Megan Henwood – River
Dharma Records – 27 October 2017
Megan Henwood’s emerging maturity as a songwriter and performer resonates throughout the twelve songs on River on which a fascinating soundscape accentuates her consistently tight and skilful writing and singing.
There is a point about three minutes into ‘Fresh Water‘, the second track on Megan Henwood‘s third album ‘River‘, where Jonny Enser’s trumpet glides into the foreground and changes the whole dynamic of the song. The instrument is there throughout, like a gentle spectre in the shadows, but the solo is a master-stroke that transforms the genre of the piece from chorus-led folk to grown-up basement jazz almost instantly. Megan says people were dubious of the brass intrusion on such a strong lyrical and catchy song, but her decision to include it is a strong one and is one of many clear signs of her emerging maturity as a writer and performer that resonates throughout these twelve songs.
The Laura Marling comparisons continue to be inevitable for this singer, mainly because her voice can sound incredibly similar in places, mostly in the lower range, but also because there is an intelligence to her lyrics and timings that Marling has always possessed. The best example of this is on one stand out track, ‘The Dolly‘, written by Henwood when she was living particularly itinerantly. The wonderfully grabbed back line ‘I’m sleeping easily, very occasionally’ is cleverly timed and the quite tricky vocal, without a hooked chorus to groove into, is just right. Also, the arrangement is minimal and it lets Megan’s voice do most of the work, which she steps up to confidently and, not for the first time here, comes across as a singer making good ground in showcasing her talent and mercurial ability.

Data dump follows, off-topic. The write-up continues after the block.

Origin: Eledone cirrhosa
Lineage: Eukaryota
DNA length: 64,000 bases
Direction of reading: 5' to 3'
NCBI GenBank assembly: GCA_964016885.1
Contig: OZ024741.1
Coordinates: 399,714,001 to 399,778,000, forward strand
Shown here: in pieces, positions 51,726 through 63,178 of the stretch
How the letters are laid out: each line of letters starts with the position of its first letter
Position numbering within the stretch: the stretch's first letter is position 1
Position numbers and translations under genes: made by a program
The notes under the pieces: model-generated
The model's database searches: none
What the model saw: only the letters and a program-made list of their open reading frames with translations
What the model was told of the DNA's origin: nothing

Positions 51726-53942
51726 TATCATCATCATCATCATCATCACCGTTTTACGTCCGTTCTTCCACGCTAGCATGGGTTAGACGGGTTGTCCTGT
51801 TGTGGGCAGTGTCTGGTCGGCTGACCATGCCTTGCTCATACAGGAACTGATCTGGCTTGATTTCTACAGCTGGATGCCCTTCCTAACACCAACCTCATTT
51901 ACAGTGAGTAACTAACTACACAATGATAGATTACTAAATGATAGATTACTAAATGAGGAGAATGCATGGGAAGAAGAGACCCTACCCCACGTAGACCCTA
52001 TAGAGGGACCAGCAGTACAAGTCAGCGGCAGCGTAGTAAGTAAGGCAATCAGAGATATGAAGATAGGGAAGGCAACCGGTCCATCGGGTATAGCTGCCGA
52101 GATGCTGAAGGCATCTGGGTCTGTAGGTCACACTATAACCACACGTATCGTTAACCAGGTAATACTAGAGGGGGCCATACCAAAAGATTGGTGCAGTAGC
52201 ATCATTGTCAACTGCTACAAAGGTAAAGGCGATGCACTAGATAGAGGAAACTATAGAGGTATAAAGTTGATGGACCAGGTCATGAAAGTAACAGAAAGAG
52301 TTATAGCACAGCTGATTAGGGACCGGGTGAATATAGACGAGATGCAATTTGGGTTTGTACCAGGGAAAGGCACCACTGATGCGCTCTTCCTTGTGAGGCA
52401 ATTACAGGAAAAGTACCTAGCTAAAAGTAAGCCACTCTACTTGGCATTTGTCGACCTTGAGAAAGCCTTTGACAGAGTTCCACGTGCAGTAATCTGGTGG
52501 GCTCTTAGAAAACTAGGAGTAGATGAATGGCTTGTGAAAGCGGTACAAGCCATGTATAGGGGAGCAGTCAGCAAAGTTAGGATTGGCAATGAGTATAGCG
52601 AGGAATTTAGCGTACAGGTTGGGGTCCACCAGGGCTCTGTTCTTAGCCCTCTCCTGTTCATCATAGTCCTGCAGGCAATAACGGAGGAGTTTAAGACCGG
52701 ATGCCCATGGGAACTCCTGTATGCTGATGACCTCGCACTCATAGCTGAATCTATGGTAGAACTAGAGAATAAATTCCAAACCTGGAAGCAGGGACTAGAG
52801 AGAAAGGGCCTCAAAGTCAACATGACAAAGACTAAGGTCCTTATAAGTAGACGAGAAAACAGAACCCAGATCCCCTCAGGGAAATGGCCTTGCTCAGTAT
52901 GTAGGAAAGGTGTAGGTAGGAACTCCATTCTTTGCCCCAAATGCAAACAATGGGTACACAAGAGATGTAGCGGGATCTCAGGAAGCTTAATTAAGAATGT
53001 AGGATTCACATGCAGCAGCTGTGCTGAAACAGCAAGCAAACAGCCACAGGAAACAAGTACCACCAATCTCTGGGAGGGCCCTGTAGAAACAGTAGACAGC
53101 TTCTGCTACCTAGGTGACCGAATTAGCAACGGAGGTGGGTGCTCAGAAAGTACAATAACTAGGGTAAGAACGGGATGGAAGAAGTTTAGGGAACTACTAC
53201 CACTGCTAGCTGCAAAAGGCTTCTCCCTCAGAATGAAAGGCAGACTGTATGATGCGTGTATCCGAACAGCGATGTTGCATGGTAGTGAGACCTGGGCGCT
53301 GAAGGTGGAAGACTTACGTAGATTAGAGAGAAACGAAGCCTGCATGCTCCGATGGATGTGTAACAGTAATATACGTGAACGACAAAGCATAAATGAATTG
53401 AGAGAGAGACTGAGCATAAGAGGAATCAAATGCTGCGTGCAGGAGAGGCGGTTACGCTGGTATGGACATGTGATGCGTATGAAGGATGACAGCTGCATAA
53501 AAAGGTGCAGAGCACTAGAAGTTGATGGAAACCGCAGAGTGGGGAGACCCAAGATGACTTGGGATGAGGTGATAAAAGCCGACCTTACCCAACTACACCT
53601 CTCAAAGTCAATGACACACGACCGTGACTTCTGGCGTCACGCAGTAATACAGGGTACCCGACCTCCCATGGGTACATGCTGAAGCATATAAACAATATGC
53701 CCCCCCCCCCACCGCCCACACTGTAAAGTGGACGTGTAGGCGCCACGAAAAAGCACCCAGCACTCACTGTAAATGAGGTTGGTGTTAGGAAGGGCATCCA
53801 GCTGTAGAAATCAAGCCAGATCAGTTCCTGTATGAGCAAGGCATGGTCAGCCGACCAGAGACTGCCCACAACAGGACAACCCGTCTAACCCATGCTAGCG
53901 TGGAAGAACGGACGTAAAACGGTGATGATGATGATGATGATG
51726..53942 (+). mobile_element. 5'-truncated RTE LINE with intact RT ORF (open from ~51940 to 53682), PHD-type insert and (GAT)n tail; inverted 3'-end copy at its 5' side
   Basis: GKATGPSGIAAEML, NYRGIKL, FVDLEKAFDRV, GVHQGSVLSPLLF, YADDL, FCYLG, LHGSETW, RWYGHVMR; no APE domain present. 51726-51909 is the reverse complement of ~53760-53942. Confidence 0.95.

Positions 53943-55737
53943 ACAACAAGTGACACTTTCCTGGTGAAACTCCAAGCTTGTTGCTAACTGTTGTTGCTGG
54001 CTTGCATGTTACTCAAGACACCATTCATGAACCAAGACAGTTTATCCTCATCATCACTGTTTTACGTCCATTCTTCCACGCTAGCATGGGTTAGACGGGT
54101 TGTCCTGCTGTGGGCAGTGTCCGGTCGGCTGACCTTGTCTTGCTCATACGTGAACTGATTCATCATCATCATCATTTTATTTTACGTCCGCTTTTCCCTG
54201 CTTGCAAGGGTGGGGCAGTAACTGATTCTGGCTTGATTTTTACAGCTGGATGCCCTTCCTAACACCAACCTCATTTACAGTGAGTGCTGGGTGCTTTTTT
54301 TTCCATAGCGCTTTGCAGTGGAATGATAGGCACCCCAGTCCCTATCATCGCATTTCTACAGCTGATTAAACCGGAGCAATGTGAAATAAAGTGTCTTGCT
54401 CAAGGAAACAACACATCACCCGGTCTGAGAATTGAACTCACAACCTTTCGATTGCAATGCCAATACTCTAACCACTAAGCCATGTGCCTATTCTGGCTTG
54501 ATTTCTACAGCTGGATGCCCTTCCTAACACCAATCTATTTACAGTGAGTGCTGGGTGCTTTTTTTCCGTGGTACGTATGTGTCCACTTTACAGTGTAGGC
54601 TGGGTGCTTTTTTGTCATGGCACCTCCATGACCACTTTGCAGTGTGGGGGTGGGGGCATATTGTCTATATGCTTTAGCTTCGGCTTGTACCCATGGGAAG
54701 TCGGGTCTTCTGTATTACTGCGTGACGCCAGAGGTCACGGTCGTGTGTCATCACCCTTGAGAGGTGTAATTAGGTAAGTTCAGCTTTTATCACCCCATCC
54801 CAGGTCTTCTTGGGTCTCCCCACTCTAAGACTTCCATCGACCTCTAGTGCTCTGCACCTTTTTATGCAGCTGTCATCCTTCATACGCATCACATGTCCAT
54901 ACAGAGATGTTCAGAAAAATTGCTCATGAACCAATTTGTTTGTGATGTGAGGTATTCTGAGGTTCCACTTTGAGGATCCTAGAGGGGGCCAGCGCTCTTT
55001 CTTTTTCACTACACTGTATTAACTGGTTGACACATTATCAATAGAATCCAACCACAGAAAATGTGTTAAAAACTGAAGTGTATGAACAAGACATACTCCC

What also becomes clear as the album progresses is the subtle power of the song-writing and the apparent understanding between Megan and her (third time) producer Tom Excell. The pair obviously work very intuitively together and on River Excell (let’s not be too obvious and stick a pun in here) really shows his ability to use a light touch. ‘Apples‘ works perfectly alongside ‘The Dolly‘ as a seemingly slight number that only reveals its power to grip once it has gone. A pretty finger-picked pattern introduces a vocal reminiscent of The Beatles’ ‘Let it Be’ in its gentleness, but with darkly melancholy lyrics defying the arrangement:
‘She can hear the apples falling all around the garden / She will leave them there to rot into the earth’.
The beautifully weary cello and double bass sitting back and supporting the story of the patient protagonist fit very well, but it’s the heartbreakingly matter of fact vocal delivery with that bright guitar intro leading into the low notes from the strings that provide the challenge and hoists this song into impressively intelligent territory.